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How does bovine serum albumin sustain in saccharomate® derived from pine tree biomass?

  • Yadav, Niketa1
  • Umapathi, Reddicherla1
  • Venkatesu, Pannuru2
  • 1 Department of Chemistry, University of Delhi, Delhi, 110 007, India. , (India)
  • 2 Department of Chemistry, University of Delhi, Delhi, 110 007, India. Electronic address: [email protected] , (India)
Published Article
Colloids and surfaces. B, Biointerfaces
Publication Date
Mar 23, 2020
DOI: 10.1016/j.colsurfb.2020.110975
PMID: 32213431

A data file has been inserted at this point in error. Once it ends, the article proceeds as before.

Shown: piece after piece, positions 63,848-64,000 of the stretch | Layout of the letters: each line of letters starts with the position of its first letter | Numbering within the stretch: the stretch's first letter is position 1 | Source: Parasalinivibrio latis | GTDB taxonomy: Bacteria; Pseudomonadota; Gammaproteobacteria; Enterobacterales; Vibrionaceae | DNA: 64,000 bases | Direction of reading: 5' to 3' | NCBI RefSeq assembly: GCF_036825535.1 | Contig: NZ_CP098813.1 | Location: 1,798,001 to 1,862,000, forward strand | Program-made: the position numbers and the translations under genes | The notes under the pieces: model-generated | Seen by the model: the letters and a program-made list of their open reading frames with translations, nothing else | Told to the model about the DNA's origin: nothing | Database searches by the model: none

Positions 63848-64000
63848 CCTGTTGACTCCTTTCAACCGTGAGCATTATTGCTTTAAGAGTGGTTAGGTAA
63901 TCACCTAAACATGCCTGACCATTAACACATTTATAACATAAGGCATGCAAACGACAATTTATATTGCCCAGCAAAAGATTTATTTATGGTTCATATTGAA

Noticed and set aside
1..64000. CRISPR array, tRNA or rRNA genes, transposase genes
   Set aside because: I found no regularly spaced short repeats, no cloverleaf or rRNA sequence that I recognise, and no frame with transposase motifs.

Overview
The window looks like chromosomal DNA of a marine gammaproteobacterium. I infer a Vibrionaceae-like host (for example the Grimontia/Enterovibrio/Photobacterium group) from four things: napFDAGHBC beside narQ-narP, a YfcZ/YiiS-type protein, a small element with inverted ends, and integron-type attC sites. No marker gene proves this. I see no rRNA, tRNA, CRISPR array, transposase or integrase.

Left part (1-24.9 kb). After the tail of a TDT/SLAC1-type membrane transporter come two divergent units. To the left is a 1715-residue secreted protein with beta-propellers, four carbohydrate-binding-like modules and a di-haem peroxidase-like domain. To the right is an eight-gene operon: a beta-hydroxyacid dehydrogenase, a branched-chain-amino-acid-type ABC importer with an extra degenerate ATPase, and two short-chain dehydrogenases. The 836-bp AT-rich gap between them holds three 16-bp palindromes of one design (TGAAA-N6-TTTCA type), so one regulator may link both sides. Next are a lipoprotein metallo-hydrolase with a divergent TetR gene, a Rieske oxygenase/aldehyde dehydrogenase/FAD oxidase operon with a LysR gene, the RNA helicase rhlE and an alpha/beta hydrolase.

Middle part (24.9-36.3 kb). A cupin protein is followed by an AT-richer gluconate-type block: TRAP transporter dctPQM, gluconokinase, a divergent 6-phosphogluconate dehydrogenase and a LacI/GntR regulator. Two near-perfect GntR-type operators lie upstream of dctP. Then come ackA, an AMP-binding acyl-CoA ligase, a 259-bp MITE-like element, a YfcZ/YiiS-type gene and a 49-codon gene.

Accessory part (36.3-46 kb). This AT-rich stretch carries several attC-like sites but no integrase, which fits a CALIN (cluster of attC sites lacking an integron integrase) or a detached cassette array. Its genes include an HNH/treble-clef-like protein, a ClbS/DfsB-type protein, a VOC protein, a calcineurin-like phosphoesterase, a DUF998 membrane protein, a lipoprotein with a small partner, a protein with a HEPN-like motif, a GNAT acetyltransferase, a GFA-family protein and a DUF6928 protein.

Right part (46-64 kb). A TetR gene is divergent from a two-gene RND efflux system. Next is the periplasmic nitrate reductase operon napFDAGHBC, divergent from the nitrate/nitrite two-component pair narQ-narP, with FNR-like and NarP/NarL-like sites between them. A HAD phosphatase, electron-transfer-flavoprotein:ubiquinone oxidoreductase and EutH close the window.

Nowadays, research on renewable raw materials and bioresources is a new concern towards the promotion of sustainable process and product development. The use of various plant biomasses such as starch, lignocellulosic and saccharide can be considered as an alternative for using cheaper and less polluting raw materials. In this regard, pine tree biomass, a lignocellulosic forest residue that has various value-added importance and it acts as a model of economic value to the agro-industrial fields. On the other hand, in order to meet and address the challenges of ever-increasing demands of bioresources, there has been significant research interest in deciphering the molecular interactions between proteins and biomass derived substances. No study reports the significance of saccharomate® derived from pine tree biomass on the structural and thermal stability of proteins. There is a sizable interest in the interactions between proteins and biomass derived substances, owing to their utilization and applications. Herein, we used various biophysical techniques such as absorption spectroscopy, fluorescence spectroscopy, circular dichroism (CD) and dynamic light scattering (DLS) to study the impact of pine tree biomass derived saccharomate® (PBDS) on bovine serum albumin (BSA). Further for better understanding of morphological changes of BSA in presence of biomass, Transmission electron microscopy (TEM) was also studied. The present study revealed that the increasing concentration of saccharomate® perturbs structural stability however; the thermal stability of BSA remained unchanged. The transition temperature of BSA remained approximately same in presence of different concentrations of PBDS. Furthermore, the size of BSA increases from 9.22 nm to 135.58 nm in presence of higher concentration of PBDS as revealed by DLS studies. To the best of our knowledge, the results represent first detailed proof of the unusual effect of PBDS on the model protein BSA. Copyright © 2020 Elsevier B.V. All rights reserved.

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